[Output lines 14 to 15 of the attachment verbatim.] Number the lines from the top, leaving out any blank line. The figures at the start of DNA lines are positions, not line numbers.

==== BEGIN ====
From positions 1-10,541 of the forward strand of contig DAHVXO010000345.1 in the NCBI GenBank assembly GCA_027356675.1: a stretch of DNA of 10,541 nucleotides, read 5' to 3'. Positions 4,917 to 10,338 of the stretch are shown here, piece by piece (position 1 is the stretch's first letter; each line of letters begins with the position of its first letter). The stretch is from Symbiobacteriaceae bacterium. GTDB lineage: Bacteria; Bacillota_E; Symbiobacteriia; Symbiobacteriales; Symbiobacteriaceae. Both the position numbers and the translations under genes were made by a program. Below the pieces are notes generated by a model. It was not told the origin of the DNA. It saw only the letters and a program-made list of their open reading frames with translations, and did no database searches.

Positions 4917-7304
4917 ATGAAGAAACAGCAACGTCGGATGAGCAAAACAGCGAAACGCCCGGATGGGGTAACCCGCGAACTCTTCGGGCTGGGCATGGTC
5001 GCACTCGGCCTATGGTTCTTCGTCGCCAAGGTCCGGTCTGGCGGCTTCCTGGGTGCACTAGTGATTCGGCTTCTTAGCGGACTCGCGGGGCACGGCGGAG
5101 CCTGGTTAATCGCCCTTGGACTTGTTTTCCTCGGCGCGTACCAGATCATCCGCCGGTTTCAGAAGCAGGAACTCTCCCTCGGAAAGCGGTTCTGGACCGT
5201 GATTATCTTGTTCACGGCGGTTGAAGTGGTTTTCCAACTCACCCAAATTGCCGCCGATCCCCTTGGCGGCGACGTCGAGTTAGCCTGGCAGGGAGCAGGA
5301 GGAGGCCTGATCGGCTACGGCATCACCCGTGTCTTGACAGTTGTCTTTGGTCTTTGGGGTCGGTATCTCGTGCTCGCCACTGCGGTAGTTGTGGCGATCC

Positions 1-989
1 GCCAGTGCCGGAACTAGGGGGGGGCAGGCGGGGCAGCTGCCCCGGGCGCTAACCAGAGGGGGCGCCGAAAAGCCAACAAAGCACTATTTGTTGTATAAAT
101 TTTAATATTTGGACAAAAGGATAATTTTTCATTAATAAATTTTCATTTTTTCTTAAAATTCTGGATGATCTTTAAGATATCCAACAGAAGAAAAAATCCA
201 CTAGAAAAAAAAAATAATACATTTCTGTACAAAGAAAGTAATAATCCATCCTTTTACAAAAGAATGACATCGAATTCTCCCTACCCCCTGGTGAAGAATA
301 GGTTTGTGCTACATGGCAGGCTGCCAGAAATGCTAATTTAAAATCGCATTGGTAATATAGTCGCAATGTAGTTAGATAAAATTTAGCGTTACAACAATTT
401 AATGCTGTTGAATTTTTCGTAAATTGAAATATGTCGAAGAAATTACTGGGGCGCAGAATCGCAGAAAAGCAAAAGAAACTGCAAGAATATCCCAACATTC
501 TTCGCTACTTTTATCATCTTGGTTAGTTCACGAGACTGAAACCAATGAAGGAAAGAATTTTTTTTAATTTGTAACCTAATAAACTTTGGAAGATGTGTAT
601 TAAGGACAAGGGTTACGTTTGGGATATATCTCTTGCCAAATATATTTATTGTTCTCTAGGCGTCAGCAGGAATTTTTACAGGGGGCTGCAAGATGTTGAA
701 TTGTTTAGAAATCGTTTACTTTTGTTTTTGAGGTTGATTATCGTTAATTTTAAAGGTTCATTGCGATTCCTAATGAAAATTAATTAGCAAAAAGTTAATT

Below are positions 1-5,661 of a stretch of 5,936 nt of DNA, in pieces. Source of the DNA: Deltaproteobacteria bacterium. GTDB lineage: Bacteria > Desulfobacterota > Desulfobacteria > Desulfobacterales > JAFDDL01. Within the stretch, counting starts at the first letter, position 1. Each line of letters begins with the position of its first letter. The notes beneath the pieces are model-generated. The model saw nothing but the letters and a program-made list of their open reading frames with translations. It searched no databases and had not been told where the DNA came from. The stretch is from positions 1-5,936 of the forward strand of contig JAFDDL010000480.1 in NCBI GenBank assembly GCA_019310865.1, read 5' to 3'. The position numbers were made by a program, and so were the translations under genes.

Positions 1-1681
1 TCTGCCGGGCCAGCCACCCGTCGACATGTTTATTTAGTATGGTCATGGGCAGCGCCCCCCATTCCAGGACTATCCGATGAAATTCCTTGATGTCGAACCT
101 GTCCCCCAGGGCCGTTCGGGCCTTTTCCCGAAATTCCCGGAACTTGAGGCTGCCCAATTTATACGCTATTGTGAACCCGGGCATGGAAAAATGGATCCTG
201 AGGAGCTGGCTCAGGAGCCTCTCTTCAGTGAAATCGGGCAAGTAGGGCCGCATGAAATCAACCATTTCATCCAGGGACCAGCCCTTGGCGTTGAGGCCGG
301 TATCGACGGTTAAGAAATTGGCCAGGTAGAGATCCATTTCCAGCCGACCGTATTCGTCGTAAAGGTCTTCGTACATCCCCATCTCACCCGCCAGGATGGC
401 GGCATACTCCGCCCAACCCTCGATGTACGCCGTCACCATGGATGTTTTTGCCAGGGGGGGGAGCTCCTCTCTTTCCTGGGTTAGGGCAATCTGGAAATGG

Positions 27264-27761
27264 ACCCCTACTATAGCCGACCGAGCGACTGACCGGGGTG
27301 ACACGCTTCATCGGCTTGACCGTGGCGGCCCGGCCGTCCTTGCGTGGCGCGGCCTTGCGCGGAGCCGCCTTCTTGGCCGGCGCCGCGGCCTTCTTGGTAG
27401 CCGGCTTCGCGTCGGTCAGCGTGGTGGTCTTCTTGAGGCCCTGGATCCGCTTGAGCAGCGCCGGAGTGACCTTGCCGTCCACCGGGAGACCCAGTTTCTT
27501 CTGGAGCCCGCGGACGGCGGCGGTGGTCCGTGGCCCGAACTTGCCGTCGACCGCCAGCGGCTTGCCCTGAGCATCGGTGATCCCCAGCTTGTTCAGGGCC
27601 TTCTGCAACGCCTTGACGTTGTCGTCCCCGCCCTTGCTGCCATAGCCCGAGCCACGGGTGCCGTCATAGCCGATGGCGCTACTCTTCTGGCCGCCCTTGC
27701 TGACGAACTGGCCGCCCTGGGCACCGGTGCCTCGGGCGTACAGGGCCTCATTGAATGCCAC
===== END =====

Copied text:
501 TTCGCTACTTTTATCATCTTGGTTAGTTCACGAGACTGAAACCAATGAAGGAAAGAATTTTTTTTAATTTGTAACCTAATAAACTTTGGAAGATGTGTAT
601 TAAGGACAAGGGTTACGTTTGGGATATATCTCTTGCCAAATATATTTATTGTTCTCTAGGCGTCAGCAGGAATTTTTACAGGGGGCTGCAAGATGTTGAA